Function at the core

By Claire McCall

The Wilson House in Whanganui, designed by Don Wilson in 1958-1960 features in new book Modern. Photo / Paul McCredie
The Wilson House in Whanganui, designed by Don Wilson in 1958-1960 features in new book Modern. Photo / Paul McCredie

Many who look back at the New Zealand lifestyle from 1940-70, characterise it as a period that was culturally bleak, with little talk of the art or architecture of those decades. But here's a book that proves New Zealanders weren't as caught up in those "Dark Ages" as you might imagine. Home New Zealand magazine editor Jeremy Hansen, who also edited Modern: New Zealand Homes from the 1940s to 1970s, says the 24 houses featured are evidence that there were pockets of sophistication throughout the country. "People travelled extensively, they picked up new and exciting ideas, and were brave enough to have an adventure in design."

These homes were testaments to open-mindedness and a revolutionary way of living. They were not the sole reserve of the wealthy, either. "Potters, artists and teachers, in fact, those with quite modest salaries, were able to commission an architect," says Hansen.

Many of the examples in the book are humble in scale, causing us to ask how much space we actually need to live well. They also showcase a gamut of architectural ideas that, these days, we take for granted.

The Donner house in Titirangi, designed by Tibor Donner in 1947, features in the new book Modern. Photo / Mark Smith
The Donner house in Titirangi, designed by Tibor Donner in 1947, features in the new book Modern. Photo / Mark Smith


Open-plan spaces
Modernism gave the domestic zone central importance in the home.

Before, dwellings were planned with separate rooms for specific functions. "Instead of the formal rooms located at the front of the house and dominating, there was a shift to spaces that were useable and gave pleasure to the occupants, rather than just reserving 'best for guests'," explains Hansen. Interconnected spaces were introduced and people began to entertain in the same room the family occupied most of the time.

Correct orientation
Previously, houses faced the street. Modernism marked a great increase in the awareness of the benefits of a home that faced the sun. One example in the book is the McKenzie house, designed in 1958 in Wellington, by Cedric Firth. "It turns its back to the driveway and towards the north, so its living areas are filled with light," says Hansen.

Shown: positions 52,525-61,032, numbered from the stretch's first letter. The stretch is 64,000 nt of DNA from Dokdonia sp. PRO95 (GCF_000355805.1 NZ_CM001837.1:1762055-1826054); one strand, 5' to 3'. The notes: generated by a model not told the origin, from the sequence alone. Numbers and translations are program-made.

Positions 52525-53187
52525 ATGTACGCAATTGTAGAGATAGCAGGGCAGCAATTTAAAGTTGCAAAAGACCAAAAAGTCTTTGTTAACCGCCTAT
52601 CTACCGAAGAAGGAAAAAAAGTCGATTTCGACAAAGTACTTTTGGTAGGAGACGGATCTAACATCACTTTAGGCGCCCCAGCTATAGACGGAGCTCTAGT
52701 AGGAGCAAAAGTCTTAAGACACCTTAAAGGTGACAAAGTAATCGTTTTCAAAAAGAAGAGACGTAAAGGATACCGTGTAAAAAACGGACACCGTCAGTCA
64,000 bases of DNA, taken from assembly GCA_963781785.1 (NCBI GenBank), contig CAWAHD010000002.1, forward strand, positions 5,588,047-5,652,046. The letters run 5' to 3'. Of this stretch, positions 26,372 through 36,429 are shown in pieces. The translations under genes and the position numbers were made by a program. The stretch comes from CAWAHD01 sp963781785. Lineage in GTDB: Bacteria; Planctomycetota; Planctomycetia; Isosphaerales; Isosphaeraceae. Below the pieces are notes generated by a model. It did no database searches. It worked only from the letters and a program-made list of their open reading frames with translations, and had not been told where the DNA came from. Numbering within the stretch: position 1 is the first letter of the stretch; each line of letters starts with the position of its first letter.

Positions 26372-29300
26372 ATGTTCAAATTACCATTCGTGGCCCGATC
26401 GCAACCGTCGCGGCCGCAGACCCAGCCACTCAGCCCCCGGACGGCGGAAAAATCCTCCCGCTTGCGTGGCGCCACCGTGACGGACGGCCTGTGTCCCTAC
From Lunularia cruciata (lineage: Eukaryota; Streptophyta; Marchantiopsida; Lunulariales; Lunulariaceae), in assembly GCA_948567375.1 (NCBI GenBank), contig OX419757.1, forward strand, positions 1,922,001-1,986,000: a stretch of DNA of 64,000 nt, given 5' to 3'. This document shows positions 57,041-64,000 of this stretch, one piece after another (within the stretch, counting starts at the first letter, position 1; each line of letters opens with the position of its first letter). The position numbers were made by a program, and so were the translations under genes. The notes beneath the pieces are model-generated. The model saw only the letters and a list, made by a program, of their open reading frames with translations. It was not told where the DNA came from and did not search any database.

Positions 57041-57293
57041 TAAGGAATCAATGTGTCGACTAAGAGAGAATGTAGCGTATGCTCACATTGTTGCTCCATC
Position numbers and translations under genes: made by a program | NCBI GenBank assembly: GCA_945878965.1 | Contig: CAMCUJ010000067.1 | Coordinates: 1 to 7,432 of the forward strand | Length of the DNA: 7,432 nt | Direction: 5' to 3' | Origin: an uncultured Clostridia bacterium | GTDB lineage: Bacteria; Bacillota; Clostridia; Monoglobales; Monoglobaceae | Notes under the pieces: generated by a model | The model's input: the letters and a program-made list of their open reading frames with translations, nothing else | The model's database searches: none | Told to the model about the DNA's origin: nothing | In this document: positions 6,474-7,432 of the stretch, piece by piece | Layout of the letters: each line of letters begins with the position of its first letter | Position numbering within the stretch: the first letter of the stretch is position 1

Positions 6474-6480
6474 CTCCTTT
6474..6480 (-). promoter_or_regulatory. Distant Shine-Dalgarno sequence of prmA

Indoor-outdoor flow
It's one of Modernism's greatest victories that this phrase has almost become a cliche. "The movement was aimed at making people more comfortable in their surroundings. Part of that was a greater connection to the outdoors," says Hansen. This change from homes that were designed to be inward-looking, to those that celebrated the view and nature.

The Wilson House in Whanganui, designed by Don Wilson in 1958-1960 features in new book Modern. Photo / Paul McCredie
The Wilson House in Whanganui, designed by Don Wilson in 1958-1960 features in new book Modern. Photo / Paul McCredie


Floor-to-ceiling glass
It was only in the Modernist era that architects began to use floor-to-ceiling glass in private dwellings. "It allowed occupants to connect with the outdoors, and it brought light into the centre of the home," Hansen explains.

Built-in furniture
It didn't make sense to design a home with sleek looks and revamped spatial thinking, only to have it furnished with Victorian replica pieces. "Architects moved from having a hand in the design of the shell, to stronger control of the overall aesthetic," says Hansen. Elements such as dining nooks, desks, living-room seating, kitchen cabinetry and shelving became integrated.

Natural airflow
Modernist architects were adamant about the importance of function. Their cause was to make homes more comfortable to live in and, therefore, sunny, well-ventilated spaces were a priority. Louvre windows became a feature. "Louvres allowed the homeowner more control - you could open them overnight or in the heat of the day to let in the fresh air, but no rain or excessive wind would enter."

The rise of the kitchen
Kitchens moved forward to be visible from the living area and were no longer an afterthought. Women, still the primary housekeepers, were freed from the confines of a lean-to, hidden away from guests. This was a triumph of feminism, perhaps brought about by the war. "During World War II women entered the labour market while the men were away fighting," says Hansen. "The importance of their contribution to the workforce and to running households was acknowledged in this design move."

Modern: New Zealand Homes from the 1940s to 1970s (Random House, $75), edited by Jeremy Hansen.
Modern: New Zealand Homes from the 1940s to 1970s (Random House, $75), edited by Jeremy Hansen.


Gardens for living in
Outdoor spaces were rethought as "rooms" that were just as vital to the liveability of a home as the family area and bedrooms. Homes were planned as L- or U-shaped to embrace courtyards. A consciousness of the natural landscape was also on the ascent. Modernists embraced the New Zealandness of the environment. "The informality of eating in an outdoor space became part and parcel of our everyday lives."

* Modern: New Zealand Homes from the 1940s to 1970s (Random House, $75) is edited by Jeremy Hansen.

- VIVA

© Copyright 2014, APN New Zealand Limited

Assembled by: (static) on red akl_a1 at 27 Aug 2014 21:34:40 Processing Time: 656ms